Holy Shrimp! This Scampi Happening?

By: Lindsay, Abby and Crystal

This Is Our Only Opportunity to Save the Fish

It took people only 55 years to wipe out 90% of the ocean’s predators, causing unbalance in the marine ecosystem. Remember, it's not just the fish we eat that are affected. Fish that are large in size, live a long time and are slow to reproduce are among the most hopeless to overfishing. Of 465 shark species, 74 are listed as endangered and helpless. In spite of new and effective fishing restrictions, it still could be decades before these fish recover.

Over the years...

  • Overfishing started in the early 1800s, when humans used blubber for lamp oil, and ended up killing most of the whale population.
  • Some fish that we eat, including Atlantic cod and herring and California's sardines, were caught to the brink of extinction by the mid-1900s.

  • In 1989 about 90 million metric tons of marine animals were taken from the ocean, the industry had hit its high-water mark, and yields have declined or stagnated ever since.

  • In 2003 a scientific report estimated that industrial fishing has reduced the number of large ocean fish to just 10 percent of their pre-industrial population.

  • In 2006 the journal Science thought that if fishing rates continue, all the world's fisheries will have collapsed by the year 2048.
  • Each year, billions of unwanted fish and other animals like dolphins, marine turtles, coral and sharks die due to illegal, and destructive fishing practices.

What is Overfishing?


Overfishing is when more fish are caught than the population can replace through natural reproduction, overfishing is simply the taking of wildlife from the sea at rates too high. Many scientists say most fish populations could be restored with aggressive fisheries management, better enforcement of laws governing catches, and increased use of aquaculture.

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Why is it bad?

Billions of people rely on fish for protein. For centuries, our seas and oceans have been thought to never run out of food. Gathering as many fish as possible may seem successful but overfishing has serious consequences. The results not only affect the balance of life in the oceans, but also the social and economic well-being of the coastal communities who depend on fish for their way of life. More than 85 percent of the world's fisheries have been pushed to or beyond their biological limits and are in need of strict management plans to restore them. Several important commercial fish populations have declined to the point where their survival as a species is threatened. Target fishing of top predators, such as tuna and groupers, is changing marine communities, which lead to an abundance of smaller marine species, such as sardines and anchovies.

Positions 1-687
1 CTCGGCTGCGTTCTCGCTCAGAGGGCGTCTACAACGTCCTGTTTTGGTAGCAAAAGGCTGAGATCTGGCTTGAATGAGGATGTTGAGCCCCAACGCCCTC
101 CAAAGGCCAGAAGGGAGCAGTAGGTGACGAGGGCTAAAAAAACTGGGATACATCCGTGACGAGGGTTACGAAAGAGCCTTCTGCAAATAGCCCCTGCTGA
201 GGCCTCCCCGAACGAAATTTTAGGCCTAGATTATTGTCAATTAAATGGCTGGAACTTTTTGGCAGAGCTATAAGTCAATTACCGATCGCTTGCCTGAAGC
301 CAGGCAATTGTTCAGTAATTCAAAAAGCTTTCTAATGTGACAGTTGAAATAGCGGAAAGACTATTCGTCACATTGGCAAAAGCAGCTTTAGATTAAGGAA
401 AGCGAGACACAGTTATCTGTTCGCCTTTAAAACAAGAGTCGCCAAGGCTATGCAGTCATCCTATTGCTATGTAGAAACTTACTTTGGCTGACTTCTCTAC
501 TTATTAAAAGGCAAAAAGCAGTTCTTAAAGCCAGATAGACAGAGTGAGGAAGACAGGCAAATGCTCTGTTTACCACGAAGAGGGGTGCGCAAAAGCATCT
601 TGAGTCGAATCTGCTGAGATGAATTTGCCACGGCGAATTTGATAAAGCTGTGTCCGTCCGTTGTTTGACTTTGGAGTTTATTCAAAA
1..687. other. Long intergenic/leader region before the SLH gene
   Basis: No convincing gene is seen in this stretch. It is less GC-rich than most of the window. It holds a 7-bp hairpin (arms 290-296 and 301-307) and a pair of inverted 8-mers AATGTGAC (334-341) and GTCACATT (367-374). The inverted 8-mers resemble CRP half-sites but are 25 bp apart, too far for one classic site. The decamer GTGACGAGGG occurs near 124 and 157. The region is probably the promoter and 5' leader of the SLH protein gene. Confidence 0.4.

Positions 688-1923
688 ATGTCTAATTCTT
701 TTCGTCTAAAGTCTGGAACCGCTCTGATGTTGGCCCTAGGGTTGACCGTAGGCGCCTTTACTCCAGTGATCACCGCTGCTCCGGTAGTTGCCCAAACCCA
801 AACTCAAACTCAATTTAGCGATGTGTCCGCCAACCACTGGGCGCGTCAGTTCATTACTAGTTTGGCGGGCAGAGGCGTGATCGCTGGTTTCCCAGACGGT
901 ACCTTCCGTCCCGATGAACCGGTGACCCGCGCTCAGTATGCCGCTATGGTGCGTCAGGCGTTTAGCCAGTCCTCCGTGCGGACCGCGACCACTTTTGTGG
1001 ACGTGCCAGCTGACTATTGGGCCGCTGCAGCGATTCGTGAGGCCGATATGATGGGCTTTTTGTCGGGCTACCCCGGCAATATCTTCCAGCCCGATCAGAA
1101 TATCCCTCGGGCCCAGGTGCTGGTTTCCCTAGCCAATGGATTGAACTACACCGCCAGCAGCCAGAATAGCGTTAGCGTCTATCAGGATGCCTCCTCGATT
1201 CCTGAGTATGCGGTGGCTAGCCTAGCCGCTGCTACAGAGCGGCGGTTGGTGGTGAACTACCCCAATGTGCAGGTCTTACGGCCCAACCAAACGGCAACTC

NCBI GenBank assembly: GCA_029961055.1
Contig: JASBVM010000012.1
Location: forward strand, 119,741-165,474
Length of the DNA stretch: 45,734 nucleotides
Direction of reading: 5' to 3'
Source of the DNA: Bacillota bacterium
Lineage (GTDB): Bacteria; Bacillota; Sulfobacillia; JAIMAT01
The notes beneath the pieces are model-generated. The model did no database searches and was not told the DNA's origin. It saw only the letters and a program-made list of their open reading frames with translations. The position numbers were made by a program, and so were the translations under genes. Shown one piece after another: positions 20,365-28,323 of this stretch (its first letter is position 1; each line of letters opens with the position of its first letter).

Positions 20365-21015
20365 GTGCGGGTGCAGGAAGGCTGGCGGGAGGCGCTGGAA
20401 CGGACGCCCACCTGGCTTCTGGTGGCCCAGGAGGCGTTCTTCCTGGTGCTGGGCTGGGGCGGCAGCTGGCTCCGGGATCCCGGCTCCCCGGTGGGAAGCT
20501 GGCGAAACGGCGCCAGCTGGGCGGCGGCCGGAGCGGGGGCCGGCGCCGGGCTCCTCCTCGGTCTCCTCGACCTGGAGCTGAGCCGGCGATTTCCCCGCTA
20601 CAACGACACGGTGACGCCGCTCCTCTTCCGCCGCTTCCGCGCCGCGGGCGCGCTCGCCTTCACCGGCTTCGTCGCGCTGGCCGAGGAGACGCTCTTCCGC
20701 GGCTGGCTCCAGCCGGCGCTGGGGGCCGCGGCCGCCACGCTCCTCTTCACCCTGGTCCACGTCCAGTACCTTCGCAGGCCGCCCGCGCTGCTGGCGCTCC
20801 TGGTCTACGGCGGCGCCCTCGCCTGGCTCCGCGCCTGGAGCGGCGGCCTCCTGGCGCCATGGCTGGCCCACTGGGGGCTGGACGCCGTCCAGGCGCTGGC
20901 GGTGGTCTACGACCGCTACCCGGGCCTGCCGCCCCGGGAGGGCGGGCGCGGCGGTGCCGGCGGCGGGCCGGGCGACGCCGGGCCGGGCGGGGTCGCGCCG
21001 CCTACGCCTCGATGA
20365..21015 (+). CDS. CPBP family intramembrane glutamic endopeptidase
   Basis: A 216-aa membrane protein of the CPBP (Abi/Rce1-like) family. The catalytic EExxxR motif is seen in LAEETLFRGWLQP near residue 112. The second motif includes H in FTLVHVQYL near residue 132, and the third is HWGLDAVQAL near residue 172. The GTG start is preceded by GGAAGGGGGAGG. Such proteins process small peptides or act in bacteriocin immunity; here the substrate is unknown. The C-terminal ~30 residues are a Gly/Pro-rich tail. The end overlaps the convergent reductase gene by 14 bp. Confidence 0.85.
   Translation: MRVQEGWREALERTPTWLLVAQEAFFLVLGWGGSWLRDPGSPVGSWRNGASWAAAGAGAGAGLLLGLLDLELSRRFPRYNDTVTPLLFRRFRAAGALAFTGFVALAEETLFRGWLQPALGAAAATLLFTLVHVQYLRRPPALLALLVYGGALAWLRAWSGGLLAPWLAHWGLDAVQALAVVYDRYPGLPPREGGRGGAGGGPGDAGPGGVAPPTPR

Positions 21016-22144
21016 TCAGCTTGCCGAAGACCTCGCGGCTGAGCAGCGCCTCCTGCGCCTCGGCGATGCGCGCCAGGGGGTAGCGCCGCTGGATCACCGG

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How can we stop overfishing?

The world’s fish stock is shrinking but we can still reverse it if we really want to. It may take several years and for some species, even centuries. But the important thing is that we give them enough time to replenish. Governments are closely monitoring the fishing industry and banning illegal fishing of endangered fish. You can do your share by watching what you eat and help spreading awareness. Let your voice be heard. Tweet about overfishing. One person can start a revolution of awareness. Support organizations that are helping to protect the Ocean. They have a big job ahead of them and they need all the help they can get to ensure that there will always be plenty of fish in the sea.

Bottom Trawling- the equivalent of marine deforestation. Boats cast huge, heavy nets held open by doors weighing several tons each and drag them across the ocean floor.


Ghost Fishing- Many large fisheries stay for weeks and months in deep seas and sometimes loose their nets. These nets continue to trap and catch fishes under the water and end up killing them. These discarded nets stay there for many decades and the destruction they cause is fairly significant.